By John H. Foote
9. MAGNOLIA (1999)
How often does a director really dare in his filmmaking? How often have you sat in a theatre and thought: this is astonishing, I have never before experienced something like this.
Those were my thoughts as I watched Magnolia for the first time at a press screening. The film galvanized me in a way few films ever have. Brilliant, troubling, blazing in its originality I had seen something truly monumental.
One of the most blazingly original films of the decade, Magnolia was a daring, provocative film made just two years after Boogie Nights (1997) announced Paul Thomas Anderson as one of the most exciting new filmmakers of our time. The film is specifically about a group of people seeking, but being loved is the primary theme. In a way the characters are all connected by the television industry, either relatives, family members of people working within that strange business. Meeting them in quick introductions they are as follows: Jimmy Gator (Phillip Baker Hall), a game show host dying of cancer harboring terrible secrets involving his daughter from his past; Rose Gator (Melinda Dillon), Jimmy’s wife who expects the worst; quiz kid Donnie Smith (William H. Macy), in love with a bar tender who does not know he is alive; Jim (John C. Reilly), an earnest well meaning cop who at first glance is attracted to Jimmy Gator’s cocaine addicted daughter Claudia (Melora Waters), who like her father hides the opposite end of his secret; the dying Earl Partridge (Jason Robards), a TV producer, his trophy wife Linda (Julianne Moore), ashamed of cheating on him throughout their marriage; his son Frank Mackey (Tom Cruise) who holds misogynistic seek and destroy seminars on how to get women into bed and is estranged (by choice) from his father; Phil (Phillip Seymour Hoffman), the compassionate nurse caring for Earl in his last days; Stanley (Jeremy Black), a brilliant contestant on Jimmy’s show and his self-centered father Rick (Michael Bowen), who sees the boy as a stepping stone in his own acting career; and Thurston (Henry Gibson), a fey bar customer hellbent on ruining Donny Smith’s chances with his bartender crush.
The narrative winds through the film like a tapestry, the characters connected in various ways by the TV work of dying Earl Partridge. There is a lot of pain, specifically that of fathers and sons. The stories move in and out of one another, some interconnecting, others on their own, the narrative contains such beautiful, exquisite performances you are buoyed along on the journey and go along with some of the wildest happenings in movie history, but pay attention to everything, the background of the bar, inside homes, every single shot could contain clues to what the film is trying to say. Is it self-indulgent from Anderson? Of course it is, but in a good way because he is actually trying to say something with his film.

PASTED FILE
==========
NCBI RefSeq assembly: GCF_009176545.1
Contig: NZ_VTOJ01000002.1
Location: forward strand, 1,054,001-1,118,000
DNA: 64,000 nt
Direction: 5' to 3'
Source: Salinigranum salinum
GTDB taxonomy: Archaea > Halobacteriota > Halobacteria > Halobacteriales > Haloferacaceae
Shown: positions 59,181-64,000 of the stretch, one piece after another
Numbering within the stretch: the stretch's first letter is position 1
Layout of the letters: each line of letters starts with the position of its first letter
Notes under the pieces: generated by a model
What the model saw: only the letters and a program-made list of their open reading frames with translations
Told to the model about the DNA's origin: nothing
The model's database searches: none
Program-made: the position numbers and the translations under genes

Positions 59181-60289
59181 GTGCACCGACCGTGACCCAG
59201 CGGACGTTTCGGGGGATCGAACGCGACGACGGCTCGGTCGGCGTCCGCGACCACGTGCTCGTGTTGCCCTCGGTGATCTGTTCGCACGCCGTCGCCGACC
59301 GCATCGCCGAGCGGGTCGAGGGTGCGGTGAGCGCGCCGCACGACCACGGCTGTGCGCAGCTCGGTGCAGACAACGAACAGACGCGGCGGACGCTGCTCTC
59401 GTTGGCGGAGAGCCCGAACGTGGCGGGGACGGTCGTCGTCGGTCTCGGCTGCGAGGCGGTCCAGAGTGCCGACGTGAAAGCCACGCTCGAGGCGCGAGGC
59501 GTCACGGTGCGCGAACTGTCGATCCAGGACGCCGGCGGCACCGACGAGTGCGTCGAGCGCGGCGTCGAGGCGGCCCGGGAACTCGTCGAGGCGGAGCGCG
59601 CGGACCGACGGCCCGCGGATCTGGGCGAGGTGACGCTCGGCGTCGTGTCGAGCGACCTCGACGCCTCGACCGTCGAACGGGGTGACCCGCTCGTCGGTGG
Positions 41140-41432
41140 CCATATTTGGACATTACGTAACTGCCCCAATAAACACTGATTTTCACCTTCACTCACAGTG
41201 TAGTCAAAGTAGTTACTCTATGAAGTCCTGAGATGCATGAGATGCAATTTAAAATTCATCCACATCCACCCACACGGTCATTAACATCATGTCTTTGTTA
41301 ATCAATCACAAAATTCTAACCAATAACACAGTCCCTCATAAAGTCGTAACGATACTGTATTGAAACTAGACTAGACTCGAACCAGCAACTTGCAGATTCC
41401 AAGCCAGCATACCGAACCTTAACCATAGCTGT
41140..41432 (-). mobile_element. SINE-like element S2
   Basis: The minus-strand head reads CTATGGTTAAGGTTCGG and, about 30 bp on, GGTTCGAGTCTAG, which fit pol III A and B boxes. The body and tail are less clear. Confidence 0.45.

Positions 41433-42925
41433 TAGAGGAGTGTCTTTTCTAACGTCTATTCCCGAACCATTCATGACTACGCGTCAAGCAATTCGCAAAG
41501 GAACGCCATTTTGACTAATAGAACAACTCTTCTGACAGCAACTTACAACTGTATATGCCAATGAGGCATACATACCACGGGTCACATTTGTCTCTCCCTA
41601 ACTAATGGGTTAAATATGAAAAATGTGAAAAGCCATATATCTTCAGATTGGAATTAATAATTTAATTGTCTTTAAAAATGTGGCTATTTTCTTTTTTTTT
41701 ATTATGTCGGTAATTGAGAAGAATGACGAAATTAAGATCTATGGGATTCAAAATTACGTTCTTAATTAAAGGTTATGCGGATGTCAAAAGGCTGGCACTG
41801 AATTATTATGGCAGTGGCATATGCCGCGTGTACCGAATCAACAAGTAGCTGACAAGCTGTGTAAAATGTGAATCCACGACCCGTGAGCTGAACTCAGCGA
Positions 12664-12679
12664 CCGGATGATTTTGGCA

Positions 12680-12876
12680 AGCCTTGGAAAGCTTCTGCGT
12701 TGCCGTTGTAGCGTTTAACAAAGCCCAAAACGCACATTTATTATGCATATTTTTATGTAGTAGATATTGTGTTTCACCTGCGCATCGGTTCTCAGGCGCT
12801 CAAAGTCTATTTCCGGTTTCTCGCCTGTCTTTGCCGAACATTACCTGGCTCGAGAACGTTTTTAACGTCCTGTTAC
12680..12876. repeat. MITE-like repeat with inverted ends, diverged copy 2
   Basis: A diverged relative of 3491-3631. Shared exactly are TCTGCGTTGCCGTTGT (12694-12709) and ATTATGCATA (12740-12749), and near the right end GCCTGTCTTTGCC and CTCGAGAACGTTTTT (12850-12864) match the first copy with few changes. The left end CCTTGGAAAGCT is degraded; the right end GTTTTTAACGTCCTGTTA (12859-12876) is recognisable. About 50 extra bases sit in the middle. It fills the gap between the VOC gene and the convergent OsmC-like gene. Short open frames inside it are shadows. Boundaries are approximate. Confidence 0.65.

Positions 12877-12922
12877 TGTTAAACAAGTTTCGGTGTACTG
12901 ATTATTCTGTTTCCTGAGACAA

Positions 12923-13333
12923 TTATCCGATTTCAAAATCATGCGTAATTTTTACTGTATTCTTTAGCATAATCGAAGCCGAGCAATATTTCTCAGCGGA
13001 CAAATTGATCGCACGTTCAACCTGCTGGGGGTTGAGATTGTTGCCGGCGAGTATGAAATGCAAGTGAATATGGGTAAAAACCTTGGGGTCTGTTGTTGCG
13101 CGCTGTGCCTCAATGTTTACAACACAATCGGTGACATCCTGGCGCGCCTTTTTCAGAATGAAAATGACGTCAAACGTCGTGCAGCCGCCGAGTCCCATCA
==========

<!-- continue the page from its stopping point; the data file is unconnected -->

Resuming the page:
Beyond the writing and direction, the greatest strengths of the film are the performances, perfect to the character.
As the biggest star in the film, a great deal of attention landed on Tom Cruise for his foul-mouthed sex therapist, training men in Search and Destroy dating methods which promise to get then laid. Let’s begin a description of the stunning narrative with Cruise and his character Frank Mackey.
A jittery, over hyped up, over sexed fast talking man, we see him in action of the stage, ramping the men up, using their testosterone for them and against them finally, breaking for lunch and a pre-arranged interview with a pretty young black woman who has done her homework. She carefully lulls Frank into a false sense of security and trust with her (dangerous with journalists) and then drops the bomb. Mackey dangerously guards his past, wanting no one to break through and know who he is and what his life has been. She is in fact about to drop the bomb and blow his past wide open, as Frank is the son of the dying Earl Partridge, hates his father for abandoning he and his mother when she was dying of cancer, and is now exposed. He sits, quaking with fury, and when asked why he is saying nothing he answers with barely contained toxic fury, “I am sitting here, quietly judging you.” During the interview Phil, the nurse, pays a call to Frank to let him know his father is dying and asking for him. Linda arrives home and is enraged Phil has called Frank and so racked with the grief of losing this good and decent man while she was off performing oral sex on a myriad of men, she cannot possibly stay. She tells Phil, bewildered, what to say and leaves Frank with his father, where he sits by Earl’s bedside, shaking with rage, and grief and love finally exploding at his father. In a word, Cruise, Moore and Hoffman are extraordinary and do together some of the finest work of their careers.